I don't personally care to have my picture posted on the front of my website, although many people do. I do have my name prominently on the site, together with information about why I sell log furniture and my business background as a CPA.

    I have found that a personal touch goes a long way towards selling log furniture. Many of my customers spend $2,000, $3,000 or even $4,000 on their log furniture order, and some of them have waited years to get the furniture they want.

    They didn't find what they wanted in their local area (they must not have many white cedar trees in Texas), but they found it on my site. There's just one problem, however. They wish they could touch the furniture, slide the drawers in and out, look for drips in the finish, and generally evaluate the quality before the drop that kind of money.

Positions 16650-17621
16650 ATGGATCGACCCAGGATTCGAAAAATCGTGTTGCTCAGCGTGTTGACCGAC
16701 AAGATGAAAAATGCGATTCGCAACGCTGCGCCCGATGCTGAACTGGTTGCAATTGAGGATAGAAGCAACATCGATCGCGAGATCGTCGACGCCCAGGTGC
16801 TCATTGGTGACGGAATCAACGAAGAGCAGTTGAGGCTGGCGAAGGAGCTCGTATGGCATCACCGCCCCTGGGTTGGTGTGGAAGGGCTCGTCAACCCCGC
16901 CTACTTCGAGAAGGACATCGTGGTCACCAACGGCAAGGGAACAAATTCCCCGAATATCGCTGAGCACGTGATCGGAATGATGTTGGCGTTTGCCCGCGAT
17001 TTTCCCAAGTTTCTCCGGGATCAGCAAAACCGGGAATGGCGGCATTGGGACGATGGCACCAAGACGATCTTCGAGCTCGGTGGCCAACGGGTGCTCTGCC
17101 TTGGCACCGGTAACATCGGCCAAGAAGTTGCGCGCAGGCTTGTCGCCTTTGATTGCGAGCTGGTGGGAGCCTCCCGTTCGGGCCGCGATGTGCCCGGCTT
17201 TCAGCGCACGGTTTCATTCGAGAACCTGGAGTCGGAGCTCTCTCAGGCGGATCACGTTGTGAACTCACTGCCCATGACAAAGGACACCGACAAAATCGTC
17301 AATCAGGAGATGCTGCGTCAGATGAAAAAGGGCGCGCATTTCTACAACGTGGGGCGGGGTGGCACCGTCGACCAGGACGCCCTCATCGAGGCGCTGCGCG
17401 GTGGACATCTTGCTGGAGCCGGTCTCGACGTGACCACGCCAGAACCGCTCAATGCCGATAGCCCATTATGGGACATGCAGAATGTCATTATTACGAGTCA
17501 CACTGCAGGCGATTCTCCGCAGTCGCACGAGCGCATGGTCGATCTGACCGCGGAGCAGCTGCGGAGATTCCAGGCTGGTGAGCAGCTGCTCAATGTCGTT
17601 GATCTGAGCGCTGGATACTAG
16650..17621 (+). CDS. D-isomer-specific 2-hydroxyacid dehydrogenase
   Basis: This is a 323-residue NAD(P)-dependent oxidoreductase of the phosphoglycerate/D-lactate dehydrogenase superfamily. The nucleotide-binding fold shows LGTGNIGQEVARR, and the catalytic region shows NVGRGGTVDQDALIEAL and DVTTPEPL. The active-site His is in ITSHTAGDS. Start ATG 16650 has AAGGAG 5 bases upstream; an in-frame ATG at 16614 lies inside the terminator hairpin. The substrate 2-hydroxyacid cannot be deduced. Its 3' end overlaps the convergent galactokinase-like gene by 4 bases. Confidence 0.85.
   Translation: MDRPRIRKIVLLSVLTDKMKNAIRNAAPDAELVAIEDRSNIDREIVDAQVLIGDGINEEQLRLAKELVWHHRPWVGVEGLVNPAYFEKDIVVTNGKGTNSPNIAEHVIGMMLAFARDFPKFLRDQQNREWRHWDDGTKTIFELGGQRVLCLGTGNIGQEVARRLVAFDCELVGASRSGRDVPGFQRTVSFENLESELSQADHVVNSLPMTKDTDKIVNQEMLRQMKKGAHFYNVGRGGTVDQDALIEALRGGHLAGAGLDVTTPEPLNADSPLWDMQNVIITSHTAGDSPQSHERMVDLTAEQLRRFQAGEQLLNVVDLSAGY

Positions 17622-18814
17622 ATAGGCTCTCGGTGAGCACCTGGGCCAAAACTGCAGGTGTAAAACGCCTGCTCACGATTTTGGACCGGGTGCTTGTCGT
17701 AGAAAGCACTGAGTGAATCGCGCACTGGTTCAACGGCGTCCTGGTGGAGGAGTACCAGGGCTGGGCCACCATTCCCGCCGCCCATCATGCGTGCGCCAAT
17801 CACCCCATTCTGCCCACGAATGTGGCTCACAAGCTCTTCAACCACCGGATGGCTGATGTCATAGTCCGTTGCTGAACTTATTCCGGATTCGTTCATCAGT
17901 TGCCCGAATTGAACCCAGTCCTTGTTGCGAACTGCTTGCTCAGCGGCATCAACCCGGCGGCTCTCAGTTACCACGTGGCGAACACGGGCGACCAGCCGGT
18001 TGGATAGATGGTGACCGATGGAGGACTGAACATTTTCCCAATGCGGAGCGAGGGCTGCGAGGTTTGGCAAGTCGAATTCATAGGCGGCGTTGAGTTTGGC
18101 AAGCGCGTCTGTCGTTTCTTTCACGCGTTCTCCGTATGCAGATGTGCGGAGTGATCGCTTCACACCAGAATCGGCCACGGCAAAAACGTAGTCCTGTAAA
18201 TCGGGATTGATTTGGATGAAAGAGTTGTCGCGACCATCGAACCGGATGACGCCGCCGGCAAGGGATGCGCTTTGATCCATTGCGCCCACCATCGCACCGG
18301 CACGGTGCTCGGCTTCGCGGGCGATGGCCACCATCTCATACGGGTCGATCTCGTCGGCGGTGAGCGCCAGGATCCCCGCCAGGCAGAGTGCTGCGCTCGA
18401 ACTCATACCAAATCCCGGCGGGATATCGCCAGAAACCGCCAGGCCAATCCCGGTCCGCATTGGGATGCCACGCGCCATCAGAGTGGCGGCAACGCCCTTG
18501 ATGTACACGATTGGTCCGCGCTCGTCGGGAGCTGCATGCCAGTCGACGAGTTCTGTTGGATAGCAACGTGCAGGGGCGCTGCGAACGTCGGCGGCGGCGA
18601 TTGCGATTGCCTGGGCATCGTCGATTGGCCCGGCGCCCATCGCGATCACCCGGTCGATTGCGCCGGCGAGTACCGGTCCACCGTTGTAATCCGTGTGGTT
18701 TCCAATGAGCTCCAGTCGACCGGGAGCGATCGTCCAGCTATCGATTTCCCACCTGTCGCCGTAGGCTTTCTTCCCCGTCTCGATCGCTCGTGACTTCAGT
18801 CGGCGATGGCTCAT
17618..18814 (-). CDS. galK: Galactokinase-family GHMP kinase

I have had people drive 4-6 hours to visit my store on more than one occasion for that very reason, and frankly, I don't blame them. I'm pretty picky about my furniture too.

    This is where I can help my customers. I use primarily local suppliers, and finished furniture that I sell is finished right in our building. I can and do inspect much of the furniture before it goes out. Our finishing department does a pretty good job, but if I see something I don't like, I have them sand it down and get it right. 

    Some people I sell furniture to place their order online or with one phone call, but many of them talk to me several times before they place their order. They start to feel like they know me, and I start to feel like they are my friends.